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FCC Commissioner calls on Apple and Google to block TikTok

By | Published on Thursday 30 June 2022


One of the commissioners at US media regulator the Federal Communications Commission has raised new concerns about the Chinese government having access to user data on the China-owned TikTok platform, calling on Apple and Google to remove the TikTok app from their respective app stores.

Back in 2020, then US President Donald Trump sought to ban the use of TikTok within America, citing the same concerns as those expressed in FCC Commissioner Brendan Carr’s new letter.

Although some saw Trump’s TikTok ban as simply part of his pre-election anti-China rhetoric, similar concerns had been expressed by both Democrat and Republican politicians. Nevertheless, once elected, Joe Biden called off the ban. However, he insisted that the US government would still investigate all the concerns raised about TikTok “through rigorous, evidence-based analysis” and would “address any unacceptable or undue risk”.

Trump’s ban had already been subject to legal challenges, with lawyers arguing that the President didn’t have to power to instigate such a ban via an executive order. Meanwhile, TikTok owner Bytedance sought to allay the US government’s fears by insisting data linked to American users was not stored in China. It also dabbled with selling its US-based business – or at least bringing in US-based co-owners, in particular Oracle, who would provide assurances to concerned politicians.

Carr – who was appointed to the committee of FCC commissioners by Trump in 2017 – was prompted to write to Apple and Google about TikTok following a new report by BuzzFeed which alleges that Bytedance bosses in China do have access to US user data.

Outlining the key allegations in that report, Carr writes in his letter: “Through leaked audio recordings, last week’s BuzzFeed News report revealed that ByteDance officials in Beijing have repeatedly accessed the sensitive data that TikTok has collected from Americans after those US users downloaded the app through your app stores. ‘Everything is seen in China’, a TikTok official said in the recordings, despite the fact that TikTok has repeatedly represented that the data it gathers about Americans is stored in the United States”.

Carr also notes but dismisses TikTok’s most recent statement regarding the storage of US user data.

“TikTok’s recent statement that it is moving US user data to Oracle servers located in the US does not address the concerns raised here”, he says. “TikTok has long claimed that its US user data has been stored on servers in the US and yet those representations provided no protection against the data being accessed from Beijing. Indeed, TikTok’s statement that ‘100% of US user traffic is being routed to Oracle’ says nothing about where that data can be accessed from”.

The letter also lists various companies and government agencies that have sought to restrict the use of TikTok by their employees over data concerns.

Then ramping up the drama somewhat, Carr says: “TikTok is not what it appears to be on the surface. It is not just an app for sharing funny videos or memes. That’s the sheep’s clothing. At its core, TikTok functions as a sophisticated surveillance tool that harvests extensive amounts of personal and sensitive data. Indeed, TikTok collects everything from search and browsing histories to keystroke patterns and biometric identifiers, including faceprints – which researchers have said might be used in unrelated facial recognition technology – and voiceprints”.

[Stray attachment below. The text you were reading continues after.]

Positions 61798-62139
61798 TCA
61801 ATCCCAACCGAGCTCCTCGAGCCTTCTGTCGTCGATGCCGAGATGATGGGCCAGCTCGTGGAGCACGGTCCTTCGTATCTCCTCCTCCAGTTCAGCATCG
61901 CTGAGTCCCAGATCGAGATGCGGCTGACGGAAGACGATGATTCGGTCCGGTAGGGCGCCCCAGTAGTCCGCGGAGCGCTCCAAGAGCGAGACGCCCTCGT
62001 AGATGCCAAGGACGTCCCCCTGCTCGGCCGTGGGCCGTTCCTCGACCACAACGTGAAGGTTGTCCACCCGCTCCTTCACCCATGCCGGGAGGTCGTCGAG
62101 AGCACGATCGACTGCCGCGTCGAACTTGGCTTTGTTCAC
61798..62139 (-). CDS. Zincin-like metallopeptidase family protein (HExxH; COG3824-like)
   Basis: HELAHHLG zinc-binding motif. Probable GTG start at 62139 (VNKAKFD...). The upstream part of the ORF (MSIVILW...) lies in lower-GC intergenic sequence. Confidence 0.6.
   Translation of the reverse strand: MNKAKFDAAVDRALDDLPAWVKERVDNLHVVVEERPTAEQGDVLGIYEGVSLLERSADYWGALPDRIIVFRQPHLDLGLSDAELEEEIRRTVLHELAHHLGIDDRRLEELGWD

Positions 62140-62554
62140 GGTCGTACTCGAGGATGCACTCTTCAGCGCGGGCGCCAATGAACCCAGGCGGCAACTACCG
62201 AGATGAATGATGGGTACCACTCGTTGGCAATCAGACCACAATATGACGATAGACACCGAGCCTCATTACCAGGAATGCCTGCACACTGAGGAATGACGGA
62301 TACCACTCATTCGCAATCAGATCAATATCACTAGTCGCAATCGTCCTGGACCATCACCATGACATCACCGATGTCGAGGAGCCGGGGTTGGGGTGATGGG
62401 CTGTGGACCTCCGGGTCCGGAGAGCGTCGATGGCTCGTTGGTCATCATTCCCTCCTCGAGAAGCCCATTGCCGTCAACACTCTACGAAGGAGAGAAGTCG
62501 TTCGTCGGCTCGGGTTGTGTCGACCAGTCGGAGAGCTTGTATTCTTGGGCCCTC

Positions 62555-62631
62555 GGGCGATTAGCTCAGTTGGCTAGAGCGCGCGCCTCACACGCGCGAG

“It collects location data as well as draft messages and metadata, plus it has collected the text, images, and videos that are stored on a device’s clipboard”, he goes on. “The list of personal and sensitive data it collects goes on from there. This should come as no surprise, however. Within its own borders, the People’s Republic Of China has developed some of the most invasive and omnipresent surveillance capabilities in the world to maintain authoritarian control”.

Addressing Apple boss Tim Cook and Google chief Sundar Pichai, Carr says: “I am writing the two of you because Apple and Google hold themselves out as operating app stores that are safe and trusted places to discover and download apps … It is clear that TikTok poses an unacceptable national security risk due to its extensive data harvesting being combined with Beijing’s apparently unchecked access to that sensitive data … Therefore, I am requesting that you apply the plain text of your app store policies to TikTok and remove it from your app stores for failure to abide by those terms”.

Although it hasn’t responded directly to Carr’s letter, TikTok has issued a statement regarding the allegations in the BuzzFeed report.

It said: “We will gladly engage with lawmakers to set the record straight regarding BuzzFeed’s misleading reporting. Like many global companies, TikTok has engineering teams around the world. We employ access controls like encryption and security monitoring to secure user data, and the access approval process is overseen by our US-based security team”.

“TikTok has consistently maintained that our engineers in locations outside of the US, including China, can be granted access to US user data on an as-needed basis under those strict controls”, the firm’s spokesperson continued. “Recent reporting by BuzzFeed shows that TikTok is doing exactly what it said it would: addressing concerns around access to US user data by employees outside the US”.

“We’ve been clear and vocal about our work in this area as we seek to address both location and access to data”, they concluded. “We’re pleased that we now route 100% of US user traffic to Oracle Cloud Infrastructure, and we are continuing to work on additional safeguards on US data for improved peace of mind for our community”.

This story is discussed on this edition of our Setlist podcast.